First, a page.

In the overflows, or artificial pieces of water, the huttier, who is generally provided with long marais-boots, walks into the water, and secures his ducks immediately, without any difficulty, especially if he has a dog to assist him, which most of them have, and then returns to his hut, reloads, and is ready forthwith for another chance. He ought to reload in the first instance; but no Frenchman ever thinks of loading his gun, in any sort of shooting, till he has bagged his game. The man who is surrounded by deep water cannot proceed with equal celerity, as it sometimes requires time to secure his wounded birds; however, rather than risk a delay by pursuing wounded birds too long, whereby he might lose a favourable opportunity for another shot, he secures the dead birds, and as many others as he can on the spot, leaving the remainder till morning, when he has no difficulty in finding most of them, with the assistance of his dog, in the contiguous reeds and rushes. Some, however, of course, escape, and become prizes for the snipe shooter who may chance to beat the marais on the succeeding day. I have bagged many in this way, and shot more which had been only slightly wounded, and could fly very well, but, from having been touched, had not left the marais, but taken refuge in thick rushes and water: these birds generally lie very close to a point. The huttiers sometimes, how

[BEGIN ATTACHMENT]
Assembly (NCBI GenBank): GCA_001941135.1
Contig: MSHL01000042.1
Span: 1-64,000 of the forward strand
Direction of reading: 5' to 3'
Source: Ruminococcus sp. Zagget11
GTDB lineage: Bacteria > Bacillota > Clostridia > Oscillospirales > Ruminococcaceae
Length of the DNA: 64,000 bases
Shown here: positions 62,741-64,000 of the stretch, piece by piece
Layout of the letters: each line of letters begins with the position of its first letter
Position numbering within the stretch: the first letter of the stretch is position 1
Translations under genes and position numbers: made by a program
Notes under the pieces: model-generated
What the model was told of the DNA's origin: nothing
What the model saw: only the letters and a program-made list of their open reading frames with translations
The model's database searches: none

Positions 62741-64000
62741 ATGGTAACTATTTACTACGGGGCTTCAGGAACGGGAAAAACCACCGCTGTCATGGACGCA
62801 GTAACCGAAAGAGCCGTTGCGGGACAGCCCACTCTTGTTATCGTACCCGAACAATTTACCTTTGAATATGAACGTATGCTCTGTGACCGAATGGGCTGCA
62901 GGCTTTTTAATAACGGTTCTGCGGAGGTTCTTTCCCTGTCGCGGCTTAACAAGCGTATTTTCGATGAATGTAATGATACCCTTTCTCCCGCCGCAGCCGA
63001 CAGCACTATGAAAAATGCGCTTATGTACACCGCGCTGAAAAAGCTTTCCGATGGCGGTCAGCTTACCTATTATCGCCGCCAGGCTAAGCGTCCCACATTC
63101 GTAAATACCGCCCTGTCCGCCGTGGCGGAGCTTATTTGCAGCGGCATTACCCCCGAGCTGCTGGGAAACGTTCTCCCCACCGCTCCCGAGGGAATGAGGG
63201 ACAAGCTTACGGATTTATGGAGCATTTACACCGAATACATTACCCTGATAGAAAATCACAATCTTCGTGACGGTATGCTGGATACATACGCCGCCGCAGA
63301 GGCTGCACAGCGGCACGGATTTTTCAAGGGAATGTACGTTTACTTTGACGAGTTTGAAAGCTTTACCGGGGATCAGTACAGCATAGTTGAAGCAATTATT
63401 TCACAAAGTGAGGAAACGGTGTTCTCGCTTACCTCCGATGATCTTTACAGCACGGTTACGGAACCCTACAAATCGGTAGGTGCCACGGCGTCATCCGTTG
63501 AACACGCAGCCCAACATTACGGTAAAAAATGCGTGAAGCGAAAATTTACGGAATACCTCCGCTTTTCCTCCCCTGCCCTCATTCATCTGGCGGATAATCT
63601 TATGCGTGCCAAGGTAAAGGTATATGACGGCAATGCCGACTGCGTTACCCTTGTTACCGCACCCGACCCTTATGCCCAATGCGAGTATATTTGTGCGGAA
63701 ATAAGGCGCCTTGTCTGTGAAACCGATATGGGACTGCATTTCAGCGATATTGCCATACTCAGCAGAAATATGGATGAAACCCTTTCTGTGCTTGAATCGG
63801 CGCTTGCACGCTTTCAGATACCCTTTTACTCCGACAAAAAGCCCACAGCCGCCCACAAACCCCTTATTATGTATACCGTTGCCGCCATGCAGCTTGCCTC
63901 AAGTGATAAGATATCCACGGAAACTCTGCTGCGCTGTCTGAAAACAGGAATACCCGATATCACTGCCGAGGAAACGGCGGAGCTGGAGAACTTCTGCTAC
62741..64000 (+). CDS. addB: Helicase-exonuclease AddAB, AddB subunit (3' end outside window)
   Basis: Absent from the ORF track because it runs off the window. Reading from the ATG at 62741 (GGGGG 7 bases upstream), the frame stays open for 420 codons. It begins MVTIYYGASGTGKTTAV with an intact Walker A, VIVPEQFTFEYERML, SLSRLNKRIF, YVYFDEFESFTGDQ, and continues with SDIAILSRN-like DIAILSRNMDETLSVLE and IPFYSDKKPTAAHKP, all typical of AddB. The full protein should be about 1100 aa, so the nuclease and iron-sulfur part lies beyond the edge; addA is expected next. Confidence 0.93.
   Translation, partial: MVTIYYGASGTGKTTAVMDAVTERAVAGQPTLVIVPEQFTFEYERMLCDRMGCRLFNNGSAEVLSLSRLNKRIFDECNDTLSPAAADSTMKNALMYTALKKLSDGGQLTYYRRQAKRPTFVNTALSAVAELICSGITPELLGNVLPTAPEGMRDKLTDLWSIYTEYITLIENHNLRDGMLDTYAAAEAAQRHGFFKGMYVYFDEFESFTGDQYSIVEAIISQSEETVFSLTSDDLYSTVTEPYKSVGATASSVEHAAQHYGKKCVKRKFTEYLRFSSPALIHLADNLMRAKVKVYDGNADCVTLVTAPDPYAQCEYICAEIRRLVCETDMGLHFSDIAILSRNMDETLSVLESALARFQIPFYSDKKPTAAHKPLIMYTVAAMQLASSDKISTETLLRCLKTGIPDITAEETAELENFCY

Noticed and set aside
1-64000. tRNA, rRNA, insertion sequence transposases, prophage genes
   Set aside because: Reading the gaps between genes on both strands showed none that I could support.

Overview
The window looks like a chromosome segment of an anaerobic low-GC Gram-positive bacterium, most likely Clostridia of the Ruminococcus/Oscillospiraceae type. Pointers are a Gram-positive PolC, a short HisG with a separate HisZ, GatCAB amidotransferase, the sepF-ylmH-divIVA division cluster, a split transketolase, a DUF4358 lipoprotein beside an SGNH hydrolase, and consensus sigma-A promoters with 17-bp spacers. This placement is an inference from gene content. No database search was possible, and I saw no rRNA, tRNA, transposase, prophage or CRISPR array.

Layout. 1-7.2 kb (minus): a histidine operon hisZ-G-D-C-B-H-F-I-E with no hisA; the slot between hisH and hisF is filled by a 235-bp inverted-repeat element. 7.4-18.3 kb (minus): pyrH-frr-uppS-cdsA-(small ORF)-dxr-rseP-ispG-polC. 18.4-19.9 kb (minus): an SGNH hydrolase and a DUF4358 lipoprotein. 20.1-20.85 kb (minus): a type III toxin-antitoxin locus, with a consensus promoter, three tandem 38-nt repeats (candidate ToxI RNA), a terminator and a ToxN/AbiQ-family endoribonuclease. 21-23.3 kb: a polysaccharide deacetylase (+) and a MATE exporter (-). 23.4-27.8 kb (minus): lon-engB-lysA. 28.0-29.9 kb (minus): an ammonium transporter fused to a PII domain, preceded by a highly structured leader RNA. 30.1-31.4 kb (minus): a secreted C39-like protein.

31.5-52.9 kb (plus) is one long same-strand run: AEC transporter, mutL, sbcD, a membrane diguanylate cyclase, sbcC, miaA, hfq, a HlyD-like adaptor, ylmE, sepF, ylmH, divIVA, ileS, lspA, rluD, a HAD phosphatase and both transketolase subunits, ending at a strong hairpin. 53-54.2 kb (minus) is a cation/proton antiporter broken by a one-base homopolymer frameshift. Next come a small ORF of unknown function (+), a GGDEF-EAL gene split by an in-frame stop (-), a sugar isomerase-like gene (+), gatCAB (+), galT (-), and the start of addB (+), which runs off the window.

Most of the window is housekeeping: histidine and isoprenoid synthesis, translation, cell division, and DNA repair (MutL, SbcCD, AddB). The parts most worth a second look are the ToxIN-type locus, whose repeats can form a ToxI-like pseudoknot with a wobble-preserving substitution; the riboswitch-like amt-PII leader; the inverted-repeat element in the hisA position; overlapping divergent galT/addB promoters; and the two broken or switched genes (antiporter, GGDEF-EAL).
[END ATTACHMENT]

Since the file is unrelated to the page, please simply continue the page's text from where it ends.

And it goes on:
ever, beat the marais themselves at daybreak, with their dogs, in quest of their wounded birds, when they have shot into large flights during the night, and fancy any of them are lying in the vicinity of their huts, and often in this respect very much interfere with the sport of the snipe-shooter, who is, perhaps, advancing to commence his sport just as they have finished theirs : however, on a favourable day for snipe-shooting, the snipes don't leave the marais when disturbed—they merely change their ground, and when not shot at soon drop again, but they don't lie quite so well after having been once flushed. As soon as it is light in the morning, snipes lie remarkably close; and in the short days of November the sportsman cannot commence too early. I have often commenced as soon as I could see, and continued till dark.

November and December are the two best months for the huttier. Ducks are then most abundant, are in the best condition, and fetch the highest price. January is sometimes as good, if the weather be not too severe. 'Les huttiers' generally take possession of their huts about half an hour before dark, so as to be prepared for the first flight. When I was in France, and in the daily habit of snipe-shooting in the marais during the autumn, I used constantly to meet these nocturnal sportsmen proceeding to the scene of their operations, with their baskets of decoyducks upon their backs; and before I had left the marais, the quacking resounded from one end of the valley to the other, relieved by an occasional shot.

The majority of the huttiers remain all night, and, after the evening flight is over, go quietly to sleep and await the morning flight: some go home after the evening flight, if their cottages be close at hand, and return before break of day for the morning flight.